Ana Sjaus, MD, FRCPC, Ashraf Fayad, MD, MSc, FRCPC, FASE
Cardiothoracic and Vascular Anesthesia Volume 33, Issue 10, Pages 2797–2803
The need for temporary cardiac pacing may occur in emergency and elective situations and may require transvenous right ventricular lead placement. The treatment of bradyarrhythmias presents the most common perioperative emergency indication. Intraoperatively, temporary rapid right ventricular pacing is accepted as a safe, titratable, and highly reliable method to achieve deliberate hypotension, and it has become a routine practice in the anesthetic management of cardiovascular interventions.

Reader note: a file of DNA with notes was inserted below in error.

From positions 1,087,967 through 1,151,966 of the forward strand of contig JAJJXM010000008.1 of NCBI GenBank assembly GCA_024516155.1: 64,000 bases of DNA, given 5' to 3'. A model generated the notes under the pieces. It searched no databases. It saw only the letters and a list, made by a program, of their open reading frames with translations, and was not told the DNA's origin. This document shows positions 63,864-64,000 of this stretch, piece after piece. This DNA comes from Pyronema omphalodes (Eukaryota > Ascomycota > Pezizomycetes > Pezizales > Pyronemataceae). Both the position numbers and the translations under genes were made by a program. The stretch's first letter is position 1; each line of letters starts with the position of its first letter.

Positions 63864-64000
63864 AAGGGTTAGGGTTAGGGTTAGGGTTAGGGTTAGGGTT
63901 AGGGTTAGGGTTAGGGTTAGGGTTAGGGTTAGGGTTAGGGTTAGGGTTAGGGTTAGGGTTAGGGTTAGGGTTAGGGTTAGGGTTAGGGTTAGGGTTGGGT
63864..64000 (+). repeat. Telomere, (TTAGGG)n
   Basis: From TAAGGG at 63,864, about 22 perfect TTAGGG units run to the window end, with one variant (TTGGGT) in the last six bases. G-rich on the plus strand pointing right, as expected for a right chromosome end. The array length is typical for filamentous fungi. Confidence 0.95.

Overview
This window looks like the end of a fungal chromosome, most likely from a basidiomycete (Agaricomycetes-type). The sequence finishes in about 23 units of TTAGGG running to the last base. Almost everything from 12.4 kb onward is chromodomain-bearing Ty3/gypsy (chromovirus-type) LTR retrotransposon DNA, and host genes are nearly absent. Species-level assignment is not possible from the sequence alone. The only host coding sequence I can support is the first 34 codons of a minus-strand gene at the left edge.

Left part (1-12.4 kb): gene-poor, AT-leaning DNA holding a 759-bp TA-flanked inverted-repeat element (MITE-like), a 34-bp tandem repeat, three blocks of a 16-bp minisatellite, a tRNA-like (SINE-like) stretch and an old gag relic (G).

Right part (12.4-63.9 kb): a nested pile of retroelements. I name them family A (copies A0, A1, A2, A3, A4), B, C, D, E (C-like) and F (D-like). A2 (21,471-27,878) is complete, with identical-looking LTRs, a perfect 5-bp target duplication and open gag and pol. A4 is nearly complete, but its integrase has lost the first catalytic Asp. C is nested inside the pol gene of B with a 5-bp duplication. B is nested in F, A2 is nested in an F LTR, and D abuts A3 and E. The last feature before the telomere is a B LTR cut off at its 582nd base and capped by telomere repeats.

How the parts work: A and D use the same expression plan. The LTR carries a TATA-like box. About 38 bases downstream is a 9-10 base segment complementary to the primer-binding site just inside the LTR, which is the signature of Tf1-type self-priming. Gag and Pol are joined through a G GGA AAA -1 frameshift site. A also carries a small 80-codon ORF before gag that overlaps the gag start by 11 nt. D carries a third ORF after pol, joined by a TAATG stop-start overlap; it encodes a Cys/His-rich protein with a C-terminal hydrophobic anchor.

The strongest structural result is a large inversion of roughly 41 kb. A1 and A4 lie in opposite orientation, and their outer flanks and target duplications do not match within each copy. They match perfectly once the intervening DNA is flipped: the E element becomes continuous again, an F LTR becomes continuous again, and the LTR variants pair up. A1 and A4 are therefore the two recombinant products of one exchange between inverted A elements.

The navigation of the lead into the right ventricle often requires fluoroscopy to guide placement and to confirm position. Ultrasound guidance has been accepted widely by perioperative physicians as a safe technique for central venous access. Basic ultrasound and transthoracic echocardiographic skills rapidly are becoming integral to anesthesiologists’ practice. When used to guide transvenous pacemaker wire insertion, subcostal echocardiographic imaging offers attractive advantages over blind or fluoroscopic placement, including rapid deployment, avoidance of radiation, real-time visualization of the lead in relation to the cardiac structures, and early detection of potential complications, such as tamponade. Read More